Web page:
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Pakistan: Sharif threatens to pull out of coalition over judges issue
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August 21, 2008 14:42 IST
Last Updated: August 21, 2008 14:50 IST

Former Pakistan premier Nawaz Sharif has threatened to pull his Pakistan Muslim League-Nawaz party out of the ruling coalition and "sit in the opposition" if judges sacked by former president Pervez Musharraf [Images] are not reinstated by Friday.

Sharif said he had gone along with his ally Pakistan People's Party co-chairman Asif Ali Zardari's move to impeach Musharraf before reinstating the deposed judges, even though he "wasn't convinced with his (Zardari's) arguments".

Now that Musharraf had resigned, the PML-N would have no option but to join the opposition if the judges are not restored, he said.

"If the judges are not restored we will perhaps be forced to sit in the opposition. We will not try to bring the government down. But of course then we have no choice but to sit in the opposition," Sharif, whose party is the second largest group in the PPP-led coalition, told the Wall Street Journal in an interview.

The coalition between the PPP and PML-N "came into being on the basis that democracy would be strengthened and judges restored," he said. "And of course, we will restore the Constitution as it stood before Musharraf overthrew an elected government."

Sharif, whose government was overthrown by Musharraf in a bloodless coup in 1999, said Zardari had insisted on impeaching the president first.

"Although I wasn't convinced with his arguments, I went along. I asked if the judges would be reinstated within 24 hours of impeachment, and he said yes," Sharif said.

"We produced that in writing. So we supported him on impeachment. It's now his turn to support us on reinstatement
of judges," he added.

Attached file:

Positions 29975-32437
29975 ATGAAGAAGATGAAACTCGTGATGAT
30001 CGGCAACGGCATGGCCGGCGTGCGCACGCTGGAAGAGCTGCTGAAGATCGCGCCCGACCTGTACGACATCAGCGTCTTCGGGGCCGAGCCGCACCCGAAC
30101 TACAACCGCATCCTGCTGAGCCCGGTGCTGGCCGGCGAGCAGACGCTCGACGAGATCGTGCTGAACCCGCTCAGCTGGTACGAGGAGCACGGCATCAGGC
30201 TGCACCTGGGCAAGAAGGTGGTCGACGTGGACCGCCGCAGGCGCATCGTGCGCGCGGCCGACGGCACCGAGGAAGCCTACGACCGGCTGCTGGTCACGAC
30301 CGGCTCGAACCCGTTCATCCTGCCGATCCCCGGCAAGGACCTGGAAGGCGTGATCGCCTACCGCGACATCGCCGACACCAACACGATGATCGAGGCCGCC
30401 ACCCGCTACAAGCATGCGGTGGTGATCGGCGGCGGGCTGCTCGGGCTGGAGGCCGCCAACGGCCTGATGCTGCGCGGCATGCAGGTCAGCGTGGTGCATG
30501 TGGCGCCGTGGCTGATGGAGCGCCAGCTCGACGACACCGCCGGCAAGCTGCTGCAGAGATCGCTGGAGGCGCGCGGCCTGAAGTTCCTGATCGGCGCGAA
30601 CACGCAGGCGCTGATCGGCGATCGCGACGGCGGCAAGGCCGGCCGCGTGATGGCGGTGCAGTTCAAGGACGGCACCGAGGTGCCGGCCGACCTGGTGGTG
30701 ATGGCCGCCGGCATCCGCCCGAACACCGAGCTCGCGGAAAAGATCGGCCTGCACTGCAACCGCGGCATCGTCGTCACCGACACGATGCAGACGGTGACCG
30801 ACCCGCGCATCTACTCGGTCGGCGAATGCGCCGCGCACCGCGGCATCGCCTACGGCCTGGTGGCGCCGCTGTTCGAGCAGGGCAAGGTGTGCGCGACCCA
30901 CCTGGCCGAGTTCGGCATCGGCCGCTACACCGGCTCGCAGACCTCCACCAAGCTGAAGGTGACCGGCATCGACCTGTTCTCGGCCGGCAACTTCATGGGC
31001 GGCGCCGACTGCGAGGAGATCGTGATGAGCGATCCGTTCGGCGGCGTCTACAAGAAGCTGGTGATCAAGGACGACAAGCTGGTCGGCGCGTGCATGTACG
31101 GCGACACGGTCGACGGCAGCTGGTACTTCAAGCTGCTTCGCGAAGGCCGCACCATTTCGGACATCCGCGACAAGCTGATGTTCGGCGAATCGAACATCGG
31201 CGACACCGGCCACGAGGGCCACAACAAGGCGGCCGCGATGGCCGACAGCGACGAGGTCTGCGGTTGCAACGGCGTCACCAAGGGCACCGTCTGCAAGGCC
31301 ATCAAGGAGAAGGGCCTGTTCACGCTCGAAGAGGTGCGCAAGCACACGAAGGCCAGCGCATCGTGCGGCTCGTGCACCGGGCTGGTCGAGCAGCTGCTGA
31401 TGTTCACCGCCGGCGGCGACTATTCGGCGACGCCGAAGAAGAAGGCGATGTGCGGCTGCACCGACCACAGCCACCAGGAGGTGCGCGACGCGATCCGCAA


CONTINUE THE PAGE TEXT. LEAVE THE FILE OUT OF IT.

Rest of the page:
Musharraf resigned on Monday to avoid impeachment by the coalition. Since then, Zardari and Sharif have held two rounds of talks but were unable to bridge their differences.

Observers believe Zardari is not keen on reinstating the judges as deposed Supreme Court chief justice Iftikhar Muhammad Chaudhry could scrap the National Reconciliation Ordinance, a controversial law issued by Musharraf to scrap graft charges against PPP leaders.

Chaudhry might also initiate cases against Musharraf, who has reportedly been given a "safe exit" in exchange for his resignation.

Sharif walked out of his last round of parleys with Zardari in Islamabad [Images] on Tuesday and went to his home in Lahore [Images].

The PML-N subsequently agreed to wait till Friday for an agreement on reinstating the judges.

The PML-N chief said it would "be a bad day for democracy" if judges are not restored as it would mean that the coalition was accepting "whatever the dictator did".

Sharif also said a "lot of people" from the opposition PML-Q, which largely comprises PML-N members who split from the party to support Musharraf when he seized power in a military coup in 1999, wanted to "rejoin the parent party."

He, however, said he had no intention of outnumbering the PPP by inducting the PML-Q members.

"I would very much like to see this coalition stay intact. But this coalition wasn't without an agenda. And that agenda is strengthening democracy, the rule of law and to restore the constitution and judges," he said.

"The judges were removed without any constitutional authority. So if we don't restore them, what are we doing? That's the core issue," Sharif added.

Asked if he wanted Musharraf to face trial following his resignation, Sharif said, he did not believe in politics of revenge and has no scores to settle with the ex-military dictator.

"But somebody who dismisses Parliament, subverts the Constitution, arrests the judges must tell the people why he did that. He must answer these questions under whatever forum the law provides," he said.

Replying to a question on whether he wanted to be prime minister again, Sharif said, "More important than being prime minister is to put this country back on the rails."

He also said he was not asking for the post of president "for myself or for my party. I would like to have a man of national consensus."

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